Junior doctor: 'I fear for patient safety'

Junior doctors marched on Downing Street tonight in protest over contracts they say will force them to work longer hours and for less pay.

Here one junior doctor writes for ITV News on how the new contracts will impact their profession.

I love the NHS, and believe it is one of the things that makes Britain great.

I am proud to work in a system where you can receive world-class care, regardless of who you are.

However, I along with very many of my colleagues, feel that we are working hard for an organisation that is slowly and deliberately being allowed to fail.

We are working incredibly hard, only to be told that we are lacking vocation by a minister who seemingly does not want the NHS to succeed.

The current junior doctor’s contract farrago could be the final nail in the coffin.

The new contracts could put patients at risk as there is no restriction on hours doctors can work. Credit: ITV News

A contract in line with the government’s current offer will profoundly affect everyone that uses the NHS, including the doctors that work in it.

The change means safeguards to ensure doctors do not work dangerously long hours have also been removed.

It would also treat evenings and Saturdays as normal working hours, meaning they won’t attract any extra pay.

Pay protection for those who take time out of medicine to take part in life-saving research will also be removed.

Whilst our basic pay will be slightly increased, out of hours pay will be slashed, and could result in a pay cut of up to 40% for some doctors.

These changes will not just affect a few doctors fresh out of medical school but everyone in training below consultant level. That’s over 50,000 people.

The average debt of those studying medicine is now £90,000. Credit: ITV News

The implications of this on patient safety are frightening.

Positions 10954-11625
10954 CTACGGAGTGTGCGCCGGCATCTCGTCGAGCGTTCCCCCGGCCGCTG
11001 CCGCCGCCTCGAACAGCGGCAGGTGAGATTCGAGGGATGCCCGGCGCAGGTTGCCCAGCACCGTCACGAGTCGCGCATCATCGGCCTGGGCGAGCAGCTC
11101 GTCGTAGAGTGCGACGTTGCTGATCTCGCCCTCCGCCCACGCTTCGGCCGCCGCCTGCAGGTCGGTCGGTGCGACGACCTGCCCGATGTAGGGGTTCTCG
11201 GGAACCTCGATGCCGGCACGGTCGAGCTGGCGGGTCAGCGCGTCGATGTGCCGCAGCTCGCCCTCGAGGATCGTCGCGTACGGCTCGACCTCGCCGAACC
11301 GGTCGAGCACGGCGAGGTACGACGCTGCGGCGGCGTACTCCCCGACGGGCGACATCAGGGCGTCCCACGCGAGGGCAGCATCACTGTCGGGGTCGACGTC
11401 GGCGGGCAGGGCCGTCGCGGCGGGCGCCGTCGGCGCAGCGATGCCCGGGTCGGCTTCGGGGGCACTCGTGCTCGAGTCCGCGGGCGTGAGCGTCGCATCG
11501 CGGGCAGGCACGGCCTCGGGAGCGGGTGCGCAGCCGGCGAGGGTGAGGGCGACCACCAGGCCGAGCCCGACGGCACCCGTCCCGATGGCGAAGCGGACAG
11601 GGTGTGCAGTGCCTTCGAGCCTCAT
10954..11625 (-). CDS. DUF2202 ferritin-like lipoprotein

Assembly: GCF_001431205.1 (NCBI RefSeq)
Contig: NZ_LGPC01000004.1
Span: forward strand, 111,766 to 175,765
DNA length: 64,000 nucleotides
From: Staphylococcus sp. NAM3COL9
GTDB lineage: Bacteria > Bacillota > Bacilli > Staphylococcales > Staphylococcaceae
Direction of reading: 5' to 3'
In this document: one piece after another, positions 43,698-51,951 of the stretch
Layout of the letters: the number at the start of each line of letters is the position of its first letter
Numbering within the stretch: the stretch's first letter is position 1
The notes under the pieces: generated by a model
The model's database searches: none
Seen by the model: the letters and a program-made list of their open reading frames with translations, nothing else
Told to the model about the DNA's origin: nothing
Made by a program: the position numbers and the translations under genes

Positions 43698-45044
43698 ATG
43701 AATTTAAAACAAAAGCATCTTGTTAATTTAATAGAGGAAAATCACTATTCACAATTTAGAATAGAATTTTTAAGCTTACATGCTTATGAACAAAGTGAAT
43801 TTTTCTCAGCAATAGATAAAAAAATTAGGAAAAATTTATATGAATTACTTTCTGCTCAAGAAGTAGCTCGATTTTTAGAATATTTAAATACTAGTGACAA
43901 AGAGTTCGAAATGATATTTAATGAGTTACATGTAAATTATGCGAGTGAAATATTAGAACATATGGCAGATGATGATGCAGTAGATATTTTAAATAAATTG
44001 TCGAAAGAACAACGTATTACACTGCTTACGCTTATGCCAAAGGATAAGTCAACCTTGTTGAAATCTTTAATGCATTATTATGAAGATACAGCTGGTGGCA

There will be no disincentive to stop hospitals from overworking doctors.

It is likely that we will be forced to work increasingly antisocial hours, along with more hours per week.

Quality of care will suffer, as research has already shown that tired doctors are more likely to make potentially catastrophic mistakes.

My working hours already impact significantly on my personal life, these new changes will make it even worse.

Personally, the prospect of a pay cut is also extremely worrying.

I do not want to work longer hours for less pay in a system that will put patients at risk.

Many doctors agree, and this pay cut will deepen the recruitment and retention crisis the NHS is facing - especially when you consider that someone studying medicine now will leave with a debt of £90,000.

A record numbers of doctors have already applied for certification to work abroad since these changes were proposed.

The NHS is the second cheapest healthcare system in the developed world, and ranks first for quality, access and efficiency.

To seek to impose this contract in this environment seems insulting to me as a junior doctor, and also disrespectful towards an excellent - though far from perfect - institution.

I sacrifice a lot for the system, but this time the government may just be asking too much.

These views do not necessarily reflect those of ITV News.